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Jack Anderson

Smuin's Crafty Eclecticism

Smuin Ballet
JoyceTheater, 175 Eighth Avenue at 19th Street, Chelsea
August 13 and 14 at 7:30 p.m., August 15 at 2 and 8 p.m., August 16 and 17 at 8 p.m., August 18 at 2 and 8 p.m., $44
Tickets: (212) 242-0800
Reviewed by Jack Anderson, August 15, 2007.

L-R: Kevin Yee-Chan, James Mills, Ikolo Griffin and Ethan White in Smuin's "Schubert Scherzo." Photo by Thomas Hauck.

Michael Smuin, the San Francisco choreographer who died unexpectedly this April at the age of 68, was an eclectic who prized the virtue of craft. He could turn out ballets on a surprising variety of themes and had the compositional skill to make many of them worth watching. If few were profound, few were stupid. The dance world always needs choreographers with such craft.

The program that his Smuin Ballet brought to the Joyce, attested to his eclecticism. Every ballet looked different. That in itself was good. Unlike the programming of some groups, both classical and modern, these days, Smuin Ballet did not merely follow one high-energy study with another high-energy study.

In "Schubert Scherzo," Smuin celebrated his classical roots with a ballet for five bounding couples to the scherzo from Schubert's Symphony No. 9 in C Major ("The Great"). The music rushes ahead, as does the choreography. But whereas Schubert manages to unite speed and momentum with a sense of weight and gravity, Smuin has been unable to find kinetic equivalents for these qualities. As a result, the music constantly overwhelms the choreography which, conceivably, might have seemed quite agreeable if it had been created to the scherzo of a piece of chamber music. But Schubert's Symphony No. 9 is known, for good reason, as "The Great."

Three ballets honored three different cultural traditions. The least successful was "Shinju," based on an 18th-century Japanese play about doomed lovers and set to a score by Paul Chihara that combines ancient Japanese court music with modern instrumental and electronic sounds. As told by Smuin, the story is often incomprehensible and the choreography, inspired by Noh and Kabuki theater as well as ballet, looks stilted, with crooked gestures repeatedly punctuated by stiff poses.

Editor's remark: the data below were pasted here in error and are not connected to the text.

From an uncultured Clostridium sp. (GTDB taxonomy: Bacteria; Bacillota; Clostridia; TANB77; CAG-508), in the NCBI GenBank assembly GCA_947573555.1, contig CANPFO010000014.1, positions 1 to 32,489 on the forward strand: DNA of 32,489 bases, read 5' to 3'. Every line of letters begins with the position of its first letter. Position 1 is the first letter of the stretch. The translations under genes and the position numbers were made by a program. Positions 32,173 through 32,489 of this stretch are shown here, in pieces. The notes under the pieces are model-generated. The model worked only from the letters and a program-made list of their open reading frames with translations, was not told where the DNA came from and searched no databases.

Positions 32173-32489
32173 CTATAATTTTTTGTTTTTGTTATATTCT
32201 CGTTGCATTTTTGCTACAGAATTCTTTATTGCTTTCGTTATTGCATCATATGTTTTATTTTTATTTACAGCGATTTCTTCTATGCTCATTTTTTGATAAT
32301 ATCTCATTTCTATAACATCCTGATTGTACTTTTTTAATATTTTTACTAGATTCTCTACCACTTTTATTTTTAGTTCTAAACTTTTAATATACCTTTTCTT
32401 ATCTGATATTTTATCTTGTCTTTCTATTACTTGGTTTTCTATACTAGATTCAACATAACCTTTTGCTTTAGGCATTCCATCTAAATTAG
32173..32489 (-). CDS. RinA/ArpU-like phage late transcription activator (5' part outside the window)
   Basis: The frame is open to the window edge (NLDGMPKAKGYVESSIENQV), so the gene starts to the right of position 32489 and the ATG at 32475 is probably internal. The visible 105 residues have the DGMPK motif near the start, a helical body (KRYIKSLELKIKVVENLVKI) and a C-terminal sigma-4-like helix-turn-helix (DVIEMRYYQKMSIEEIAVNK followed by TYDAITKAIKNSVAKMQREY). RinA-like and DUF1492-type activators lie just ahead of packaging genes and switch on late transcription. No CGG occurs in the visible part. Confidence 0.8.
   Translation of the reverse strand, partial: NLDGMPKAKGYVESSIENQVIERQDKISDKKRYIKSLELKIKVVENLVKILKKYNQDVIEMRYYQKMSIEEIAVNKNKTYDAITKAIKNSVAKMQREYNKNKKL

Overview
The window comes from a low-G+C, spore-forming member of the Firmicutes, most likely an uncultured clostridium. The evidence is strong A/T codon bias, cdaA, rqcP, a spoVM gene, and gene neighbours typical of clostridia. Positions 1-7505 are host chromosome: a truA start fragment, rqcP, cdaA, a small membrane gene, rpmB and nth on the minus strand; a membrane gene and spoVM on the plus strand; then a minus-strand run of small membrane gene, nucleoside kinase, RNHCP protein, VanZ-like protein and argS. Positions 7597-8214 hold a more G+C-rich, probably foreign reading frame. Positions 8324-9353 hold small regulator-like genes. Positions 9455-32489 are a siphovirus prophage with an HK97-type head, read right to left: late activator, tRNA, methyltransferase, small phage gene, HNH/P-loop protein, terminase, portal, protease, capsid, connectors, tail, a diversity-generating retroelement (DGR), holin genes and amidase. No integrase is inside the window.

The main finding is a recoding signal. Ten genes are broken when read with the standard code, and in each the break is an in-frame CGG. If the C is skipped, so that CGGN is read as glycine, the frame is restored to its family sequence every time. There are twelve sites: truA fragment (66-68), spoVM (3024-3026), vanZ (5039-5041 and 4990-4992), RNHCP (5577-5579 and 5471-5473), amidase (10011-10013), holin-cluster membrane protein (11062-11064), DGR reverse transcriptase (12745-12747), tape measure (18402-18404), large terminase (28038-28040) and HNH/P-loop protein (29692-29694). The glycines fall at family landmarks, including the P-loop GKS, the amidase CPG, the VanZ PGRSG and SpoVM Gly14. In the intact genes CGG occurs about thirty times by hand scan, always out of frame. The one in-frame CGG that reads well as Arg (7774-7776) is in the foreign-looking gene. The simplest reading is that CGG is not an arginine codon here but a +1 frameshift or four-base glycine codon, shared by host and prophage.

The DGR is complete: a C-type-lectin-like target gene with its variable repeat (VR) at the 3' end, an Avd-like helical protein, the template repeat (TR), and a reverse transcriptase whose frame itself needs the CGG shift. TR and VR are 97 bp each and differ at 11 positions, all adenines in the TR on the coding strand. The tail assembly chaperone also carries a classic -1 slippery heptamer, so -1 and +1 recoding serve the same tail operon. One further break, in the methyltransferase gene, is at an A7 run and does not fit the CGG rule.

Fortunately, the other ballets were well-made entertainments. Although it can occasionally be employed as a term of disdain, "entertainment" is not a dirty word if a work purporting to be entertaining turns out to be so. These frolics were reminders that, when he was young, Smuin and his wife Paula Tracy performed in night clubs when they were between ballet jobs. Smuin surely learned some lessons about how to attract and hold an audience's attention.

Shannon Hurlburt in "Bells of Dublin." Photo by Terry Gannon.

"Bells of Dublin," a jaunty solo for Shannon Hurlburt to music by the Chieftains, borrowed from tap and Irish step-dancing. Focusing his body toward the ground, Hurlburt made his tap steps crisply articulated. And when he did occasionally rise from earth, his little jumps resembled choreographic exclamation points.

"Obrigado, Brazil," to Brazilian music from Yo-Yo-Ma's recording of that title, could have been taking place at a very agreeable tropical resort. Ensembles were spirited without being brassy, and there were pleasant vignettes: for instance, a duet for Matthew Linzer and a capricious Courtney Hellebuyck; another duet, danced with easygoing abandon by Nicole Trerise and Aaron Thayer, and a witty trio in which Erin Yarbrough-Stewart was courted, with unexpected results, by Kevin Yee-Chan and Hurlburt.

The staff of the Smuin Ballet has announced that the troupe will continue in the future, reviving works by Smuin and staging pieces by other choreographers. It is hard to imagine what the company might look like, but easy to wish it well.

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